Develop capabilities by asking the right questions
Lean beyond the factory floor is still a new frontier in many organizations. For manufacturing leadership exploring potential organization-wide lean improvements, Dan Jones’ recent keynote presentation at the Association for Manufacturing Excellence (AME) annual conference in Toronto provided abundant “lessons learned” about lean healthcare – and tweaked listeners to spark dialog needed for future success.
The Hospital of Santa Maria Nuova in Florence, Italy has transformed itself to a lean healthcare system, noted Jones. The hospital redesigned patient flows, trimming patient wait times and improving the quality of care as line managers capably streamlined traditional processes. Flow management was transferred from the doctors to engineers, giving the doctors an opportunity to deepen their medical skills as others assumed what had been time-consuming tasks. This hospital’s non-traditional approach to process management complements its rich history. It was founded in 1288 by Folco Portinari. One of the oldest welfare institutions, it is home to many works by well-known Florentine artists.
What triggers your organization to step back and reevaluate how processes are managed, asked Jones. He added that healthcare organizations use the scientific approach to diagnosing and treating patients, as lean practitioners do in manufacturing and other arenas. “Science is about asking the right questions, not just testing hypotheses and taking responsibility for solving our problems and others’ problems,” said Jones. “We develop capabilities by asking questions. Everyone has to be involved in managing flow. How are you taking responsibility for developing capabilities?”
Igniting a Fire, Taking the Customer’s Perspective
Passionate involvement in the healthcare sector also thrives in Saskatchewan, as reported by Jones. He shared comments by Dan Florizone, who served as Saskatchewan deputy minister of health and deputy minister for lean across government: “We’ve ignited a fire in civil service that we haven’t seen in decades.” Viewing service and waste from the patient’s perspective has yielded improvements in patient care, including ventures upstream to prevention services and downstream to recovery programs, according to Florizone. Embedding patients in process improvement teams contributes to progress.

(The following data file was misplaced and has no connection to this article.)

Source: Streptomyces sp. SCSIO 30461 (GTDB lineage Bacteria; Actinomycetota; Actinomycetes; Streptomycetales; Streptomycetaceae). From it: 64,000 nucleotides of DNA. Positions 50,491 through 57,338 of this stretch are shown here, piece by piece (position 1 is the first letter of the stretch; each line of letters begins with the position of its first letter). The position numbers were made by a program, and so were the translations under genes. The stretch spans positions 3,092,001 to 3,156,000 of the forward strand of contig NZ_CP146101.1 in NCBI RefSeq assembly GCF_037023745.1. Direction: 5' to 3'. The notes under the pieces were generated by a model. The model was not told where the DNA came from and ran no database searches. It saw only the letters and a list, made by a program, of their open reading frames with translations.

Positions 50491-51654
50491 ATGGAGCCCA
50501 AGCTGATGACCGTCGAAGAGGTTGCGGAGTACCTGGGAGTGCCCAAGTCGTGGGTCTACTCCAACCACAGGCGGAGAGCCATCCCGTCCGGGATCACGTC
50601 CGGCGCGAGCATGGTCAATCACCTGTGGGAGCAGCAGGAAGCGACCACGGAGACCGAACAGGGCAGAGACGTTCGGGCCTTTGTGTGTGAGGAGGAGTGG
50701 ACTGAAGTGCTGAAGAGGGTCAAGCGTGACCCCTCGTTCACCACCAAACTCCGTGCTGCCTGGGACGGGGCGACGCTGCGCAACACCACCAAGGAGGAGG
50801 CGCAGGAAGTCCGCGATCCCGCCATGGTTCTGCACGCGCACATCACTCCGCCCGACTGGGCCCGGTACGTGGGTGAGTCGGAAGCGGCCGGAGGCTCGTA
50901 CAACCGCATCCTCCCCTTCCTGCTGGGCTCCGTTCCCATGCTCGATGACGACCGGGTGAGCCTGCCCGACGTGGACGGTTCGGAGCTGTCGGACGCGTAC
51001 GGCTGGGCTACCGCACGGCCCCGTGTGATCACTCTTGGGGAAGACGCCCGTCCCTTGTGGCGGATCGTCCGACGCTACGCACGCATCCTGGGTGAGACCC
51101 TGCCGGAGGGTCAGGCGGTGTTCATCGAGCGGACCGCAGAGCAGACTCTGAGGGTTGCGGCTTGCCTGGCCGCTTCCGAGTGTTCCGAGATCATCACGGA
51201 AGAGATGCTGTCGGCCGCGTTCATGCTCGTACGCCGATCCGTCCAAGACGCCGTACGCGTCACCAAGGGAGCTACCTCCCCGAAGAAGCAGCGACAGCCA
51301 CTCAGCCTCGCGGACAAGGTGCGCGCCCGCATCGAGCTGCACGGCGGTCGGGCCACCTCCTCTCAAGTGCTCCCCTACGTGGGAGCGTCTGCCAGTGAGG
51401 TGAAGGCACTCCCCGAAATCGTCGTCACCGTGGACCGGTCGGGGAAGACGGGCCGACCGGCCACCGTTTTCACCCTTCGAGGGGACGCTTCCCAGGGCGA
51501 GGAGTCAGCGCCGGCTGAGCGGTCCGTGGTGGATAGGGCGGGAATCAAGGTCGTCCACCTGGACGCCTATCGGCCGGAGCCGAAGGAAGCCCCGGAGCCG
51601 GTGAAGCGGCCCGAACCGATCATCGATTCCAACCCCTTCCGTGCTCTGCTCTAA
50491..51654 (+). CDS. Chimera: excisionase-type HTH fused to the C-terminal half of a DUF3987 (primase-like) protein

Working within complex healthcare systems, leadership can bring together people from various functions for more effective lean improvements, commented Jones. “We can achieve a higher level of improvement in this way,” he said. “We’ve emphasized the system for too long; we need to emphasize the customer.” Lean concepts are now taking hold in an increasing number of fields including corrections and government, Jones said.
The British healthcare system, beset with challenges ranging from budgets to lengthy queues, offers great opportunity for lean improvement. Jones cited initiatives and potential remedies such as mapping patient journeys, learning to see obstacles and delays and learning where to act to un-block the flow.
How best to build stable, flexible flows across departments, aligned with demand? Making work visible is a good place to start, Jones said. Hands-on, end-to-end oversight of flow also provides needed information and cues for needed change.
Too much time spent reviewing a lengthy list of projects distracts everyone from the tasks at hand. “Focus on the vital few projects to close performance gaps,” suggested Jones. “Learn how time drives quality and where to deploy for closing gaps, then uncover where you need to go next.” Ask yourself about what experiments can show what processes most urgently need your attention.
We can learn from the healthcare dialog that increasingly includes customers in the conversation, Jones said, adding that this increasingly inclusive approach has just begun. “How is your organization going to prepare for these changes?” Jones asked. Your next-generation success depends on how well you make this transition.
For a thought-provoking read about finding and testing information, Jones suggested Stuart Finestein’s Ignorance: How It Drives Science. Finestein asserts, among other things, that a failure can be as interesting as a success, and it can drive learning just as effectively.
For More Information:
Visit www.leanuk.org for more insights by Dan Jones.
Lea Tonkin, owner of Lea Tonkin Communications, is the former editor-in-chief of Target magazine and the Target Online newsletter published by the Association for Manufacturing Excellence (AME).